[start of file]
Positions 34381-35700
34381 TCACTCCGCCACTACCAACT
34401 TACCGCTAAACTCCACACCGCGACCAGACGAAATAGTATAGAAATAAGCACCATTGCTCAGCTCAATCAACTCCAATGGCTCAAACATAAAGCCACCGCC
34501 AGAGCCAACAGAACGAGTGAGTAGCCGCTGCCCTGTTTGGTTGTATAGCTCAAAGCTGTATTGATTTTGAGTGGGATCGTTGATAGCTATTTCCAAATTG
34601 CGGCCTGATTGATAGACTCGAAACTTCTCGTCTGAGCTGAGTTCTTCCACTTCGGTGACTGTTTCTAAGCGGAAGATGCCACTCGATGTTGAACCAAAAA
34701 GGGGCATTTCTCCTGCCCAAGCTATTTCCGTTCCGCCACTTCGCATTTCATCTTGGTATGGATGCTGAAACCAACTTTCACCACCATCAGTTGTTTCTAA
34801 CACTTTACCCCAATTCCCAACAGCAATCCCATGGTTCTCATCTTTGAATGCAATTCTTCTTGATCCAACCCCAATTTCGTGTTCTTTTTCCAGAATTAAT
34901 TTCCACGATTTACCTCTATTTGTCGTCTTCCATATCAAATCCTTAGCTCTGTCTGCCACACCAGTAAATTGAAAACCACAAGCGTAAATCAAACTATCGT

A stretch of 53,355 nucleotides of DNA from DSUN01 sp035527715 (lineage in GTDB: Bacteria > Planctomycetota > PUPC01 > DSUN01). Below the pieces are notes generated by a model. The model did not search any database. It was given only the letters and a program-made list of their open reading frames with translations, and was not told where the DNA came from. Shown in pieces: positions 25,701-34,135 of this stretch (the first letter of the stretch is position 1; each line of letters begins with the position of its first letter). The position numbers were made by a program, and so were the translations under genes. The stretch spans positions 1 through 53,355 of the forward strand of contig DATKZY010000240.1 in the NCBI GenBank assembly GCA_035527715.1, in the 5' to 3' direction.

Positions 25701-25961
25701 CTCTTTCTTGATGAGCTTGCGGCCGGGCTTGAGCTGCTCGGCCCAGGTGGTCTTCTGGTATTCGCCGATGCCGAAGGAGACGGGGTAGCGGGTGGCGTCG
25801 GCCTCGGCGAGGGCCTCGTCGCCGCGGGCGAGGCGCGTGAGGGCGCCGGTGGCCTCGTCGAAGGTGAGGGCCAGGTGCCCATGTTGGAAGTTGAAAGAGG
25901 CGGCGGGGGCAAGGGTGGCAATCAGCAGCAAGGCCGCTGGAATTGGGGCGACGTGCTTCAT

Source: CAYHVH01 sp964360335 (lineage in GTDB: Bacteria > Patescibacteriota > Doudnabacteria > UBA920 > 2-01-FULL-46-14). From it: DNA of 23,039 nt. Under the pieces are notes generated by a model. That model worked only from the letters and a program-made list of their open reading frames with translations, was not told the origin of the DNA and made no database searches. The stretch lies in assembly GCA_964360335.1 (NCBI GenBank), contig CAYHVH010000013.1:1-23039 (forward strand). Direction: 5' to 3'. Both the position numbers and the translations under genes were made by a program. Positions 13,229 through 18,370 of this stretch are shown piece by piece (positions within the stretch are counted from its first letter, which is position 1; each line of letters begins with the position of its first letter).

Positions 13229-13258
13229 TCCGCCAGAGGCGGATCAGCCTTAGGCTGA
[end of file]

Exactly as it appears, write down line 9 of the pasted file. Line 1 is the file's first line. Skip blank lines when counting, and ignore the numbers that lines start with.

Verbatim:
A stretch of 53,355 nucleotides of DNA from DSUN01 sp035527715 (lineage in GTDB: Bacteria > Planctomycetota > PUPC01 > DSUN01). Below the pieces are notes generated by a model. The model did not search any database. It was given only the letters and a program-made list of their open reading frames with translations, and was not told where the DNA came from. Shown in pieces: positions 25,701-34,135 of this stretch (the first letter of the stretch is position 1; each line of letters begins with the position of its first letter). The position numbers were made by a program, and so were the translations under genes. The stretch spans positions 1 through 53,355 of the forward strand of contig DATKZY010000240.1 in the NCBI GenBank assembly GCA_035527715.1, in the 5' to 3' direction.